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On the development of raem: The dutch spatial general equilibrium model and it's first application to a new railway link

  • Thijs Knaap

    ()

  • Jan Oosterhaven

    ()

  • Lóri Tavasszy

    ()

This paper describes the development of a spatial computable general equilibrium model aimed at estimating the indirect economic effects of major transport infrastructure projects on Dutch regions. The RAEM model is based in the so-called new economic geography literature. It employs monopolistic competition for fourteen sectors as the basic market form, and calibrates most of its coefficients on recently constructed bi-regional input-output tables for the Netherlands. The general outline of the model is described and the way it fits in with evaluation schemes presently adopted by the Dutch government and the European Commission. A first version of the model has been applied to a base scenario for the year 2020 and has been used for evaluating the indirect economic effects of a new railway link between Amsterdam and Groningen. The paper describes the results of this exercise and discusses the way the RAEM model will be developed further in the near future.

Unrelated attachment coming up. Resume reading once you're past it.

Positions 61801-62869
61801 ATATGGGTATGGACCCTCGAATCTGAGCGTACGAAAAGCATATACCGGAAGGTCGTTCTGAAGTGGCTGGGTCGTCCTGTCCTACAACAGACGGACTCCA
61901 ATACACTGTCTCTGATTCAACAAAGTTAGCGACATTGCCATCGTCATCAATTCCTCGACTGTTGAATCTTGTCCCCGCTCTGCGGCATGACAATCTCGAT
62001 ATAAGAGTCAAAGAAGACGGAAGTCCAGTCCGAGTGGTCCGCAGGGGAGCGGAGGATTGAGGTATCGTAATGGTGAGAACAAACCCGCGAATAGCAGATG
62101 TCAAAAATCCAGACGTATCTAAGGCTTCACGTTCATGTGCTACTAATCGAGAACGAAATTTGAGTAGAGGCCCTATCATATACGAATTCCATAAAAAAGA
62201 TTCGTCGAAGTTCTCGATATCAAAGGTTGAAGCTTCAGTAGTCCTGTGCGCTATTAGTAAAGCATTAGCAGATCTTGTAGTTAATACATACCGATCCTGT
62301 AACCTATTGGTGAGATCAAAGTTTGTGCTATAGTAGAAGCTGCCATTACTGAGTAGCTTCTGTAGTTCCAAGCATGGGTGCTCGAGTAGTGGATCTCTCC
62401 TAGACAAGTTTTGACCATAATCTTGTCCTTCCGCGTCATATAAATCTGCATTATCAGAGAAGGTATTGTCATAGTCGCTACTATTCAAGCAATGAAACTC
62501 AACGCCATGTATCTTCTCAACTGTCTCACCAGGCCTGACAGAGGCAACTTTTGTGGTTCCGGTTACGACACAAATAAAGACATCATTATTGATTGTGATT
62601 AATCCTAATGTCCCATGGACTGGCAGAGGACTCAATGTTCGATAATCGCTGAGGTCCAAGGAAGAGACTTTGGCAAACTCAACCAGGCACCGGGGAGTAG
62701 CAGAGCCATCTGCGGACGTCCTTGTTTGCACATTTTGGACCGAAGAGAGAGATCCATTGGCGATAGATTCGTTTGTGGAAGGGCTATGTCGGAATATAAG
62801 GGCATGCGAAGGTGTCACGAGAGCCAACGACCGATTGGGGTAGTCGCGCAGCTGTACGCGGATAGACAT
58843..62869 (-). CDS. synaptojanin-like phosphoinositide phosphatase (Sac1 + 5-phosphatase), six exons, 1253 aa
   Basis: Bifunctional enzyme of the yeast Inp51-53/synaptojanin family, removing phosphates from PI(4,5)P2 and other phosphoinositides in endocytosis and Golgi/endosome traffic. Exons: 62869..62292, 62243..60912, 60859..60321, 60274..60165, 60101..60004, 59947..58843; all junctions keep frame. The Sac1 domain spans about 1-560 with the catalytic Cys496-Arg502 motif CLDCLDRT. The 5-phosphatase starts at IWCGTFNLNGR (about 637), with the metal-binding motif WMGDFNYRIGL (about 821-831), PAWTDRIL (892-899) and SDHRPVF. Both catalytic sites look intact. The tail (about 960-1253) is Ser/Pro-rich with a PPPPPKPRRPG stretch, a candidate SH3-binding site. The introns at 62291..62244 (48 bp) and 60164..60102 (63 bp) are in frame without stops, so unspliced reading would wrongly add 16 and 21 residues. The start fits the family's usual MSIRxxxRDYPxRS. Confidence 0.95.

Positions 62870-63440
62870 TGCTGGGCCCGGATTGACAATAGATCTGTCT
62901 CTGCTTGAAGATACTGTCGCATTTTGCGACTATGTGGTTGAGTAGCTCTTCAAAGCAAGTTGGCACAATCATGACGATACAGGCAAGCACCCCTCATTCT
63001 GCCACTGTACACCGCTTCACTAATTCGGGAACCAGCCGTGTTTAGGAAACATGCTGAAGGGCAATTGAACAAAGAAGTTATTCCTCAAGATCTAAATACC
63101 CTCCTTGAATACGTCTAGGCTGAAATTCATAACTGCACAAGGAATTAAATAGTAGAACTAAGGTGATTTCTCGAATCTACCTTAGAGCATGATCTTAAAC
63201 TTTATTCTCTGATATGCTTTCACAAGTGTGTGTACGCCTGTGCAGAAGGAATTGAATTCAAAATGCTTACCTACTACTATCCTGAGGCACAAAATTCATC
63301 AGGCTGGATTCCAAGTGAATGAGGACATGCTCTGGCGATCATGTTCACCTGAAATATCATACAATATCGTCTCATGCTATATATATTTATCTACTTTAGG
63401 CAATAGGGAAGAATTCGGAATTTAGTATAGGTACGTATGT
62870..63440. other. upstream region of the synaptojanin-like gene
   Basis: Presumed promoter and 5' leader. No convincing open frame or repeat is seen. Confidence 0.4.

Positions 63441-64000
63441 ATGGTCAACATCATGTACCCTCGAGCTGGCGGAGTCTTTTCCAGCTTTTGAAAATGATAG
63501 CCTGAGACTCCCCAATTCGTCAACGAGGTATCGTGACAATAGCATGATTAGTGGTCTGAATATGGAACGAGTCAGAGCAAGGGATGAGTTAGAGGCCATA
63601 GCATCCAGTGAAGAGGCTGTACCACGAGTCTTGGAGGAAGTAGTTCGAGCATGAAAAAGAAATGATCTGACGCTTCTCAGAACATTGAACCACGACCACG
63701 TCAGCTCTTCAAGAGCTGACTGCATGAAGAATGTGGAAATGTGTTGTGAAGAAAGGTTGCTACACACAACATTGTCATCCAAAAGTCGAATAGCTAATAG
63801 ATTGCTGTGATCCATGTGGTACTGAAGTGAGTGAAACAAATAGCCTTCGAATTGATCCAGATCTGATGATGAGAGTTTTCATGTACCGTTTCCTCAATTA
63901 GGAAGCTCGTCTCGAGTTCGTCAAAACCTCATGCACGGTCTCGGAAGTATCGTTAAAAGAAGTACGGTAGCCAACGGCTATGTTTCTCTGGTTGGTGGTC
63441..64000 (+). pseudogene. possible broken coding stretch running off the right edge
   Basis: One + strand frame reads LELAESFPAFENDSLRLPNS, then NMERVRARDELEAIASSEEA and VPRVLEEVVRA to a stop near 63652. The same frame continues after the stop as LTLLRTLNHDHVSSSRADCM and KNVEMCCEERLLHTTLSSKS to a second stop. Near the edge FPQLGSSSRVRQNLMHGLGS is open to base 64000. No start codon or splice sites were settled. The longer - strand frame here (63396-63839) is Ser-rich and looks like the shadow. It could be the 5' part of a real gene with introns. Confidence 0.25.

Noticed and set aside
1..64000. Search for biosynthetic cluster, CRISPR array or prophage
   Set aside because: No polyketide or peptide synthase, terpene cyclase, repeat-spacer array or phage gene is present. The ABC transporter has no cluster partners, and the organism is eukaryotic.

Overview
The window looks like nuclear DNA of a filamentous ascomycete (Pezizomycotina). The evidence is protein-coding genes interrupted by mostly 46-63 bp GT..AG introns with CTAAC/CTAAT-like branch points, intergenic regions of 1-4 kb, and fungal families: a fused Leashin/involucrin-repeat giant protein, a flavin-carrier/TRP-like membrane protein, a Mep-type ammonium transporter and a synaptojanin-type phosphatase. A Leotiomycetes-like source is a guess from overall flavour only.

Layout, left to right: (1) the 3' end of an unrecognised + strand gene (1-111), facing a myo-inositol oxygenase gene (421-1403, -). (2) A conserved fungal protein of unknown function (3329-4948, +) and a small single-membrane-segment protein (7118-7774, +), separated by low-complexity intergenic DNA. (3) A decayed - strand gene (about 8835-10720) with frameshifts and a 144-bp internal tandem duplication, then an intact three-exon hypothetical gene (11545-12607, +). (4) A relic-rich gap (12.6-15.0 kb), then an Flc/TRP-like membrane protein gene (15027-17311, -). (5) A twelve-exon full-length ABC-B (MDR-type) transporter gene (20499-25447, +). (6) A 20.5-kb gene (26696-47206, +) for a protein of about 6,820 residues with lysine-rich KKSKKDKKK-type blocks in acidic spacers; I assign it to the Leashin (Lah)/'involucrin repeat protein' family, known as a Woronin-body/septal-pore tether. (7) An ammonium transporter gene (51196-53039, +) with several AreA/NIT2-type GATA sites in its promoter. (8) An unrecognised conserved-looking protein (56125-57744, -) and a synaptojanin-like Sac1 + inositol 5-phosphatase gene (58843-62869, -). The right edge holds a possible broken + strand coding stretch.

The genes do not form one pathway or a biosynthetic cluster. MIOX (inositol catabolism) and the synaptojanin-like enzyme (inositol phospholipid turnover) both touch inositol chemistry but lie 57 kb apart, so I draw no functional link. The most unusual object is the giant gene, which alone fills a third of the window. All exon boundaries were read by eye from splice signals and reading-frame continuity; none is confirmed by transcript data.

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File URL: http://www-sre.wu-wien.ac.at/ersa/ersaconfs/ersa01/papers/full/171.pdf
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Paper provided by European Regional Science Association in its series ERSA conference papers with number ersa01p171.

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Date of creation: Aug 2001
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Handle: RePEc:wiw:wiwrsa:ersa01p171
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  1. Dixit, Avinash K & Stiglitz, Joseph E, 1975. "Monopolistic Competition and Optimum Product Diversity," The Warwick Economics Research Paper Series (TWERPS) 64, University of Warwick, Department of Economics.
  2. Masahisa Fujita & Paul Krugman & Anthony J. Venables, 2001. "The Spatial Economy: Cities, Regions, and International Trade," MIT Press Books, The MIT Press, edition 1, volume 1, number 0262561476, June.
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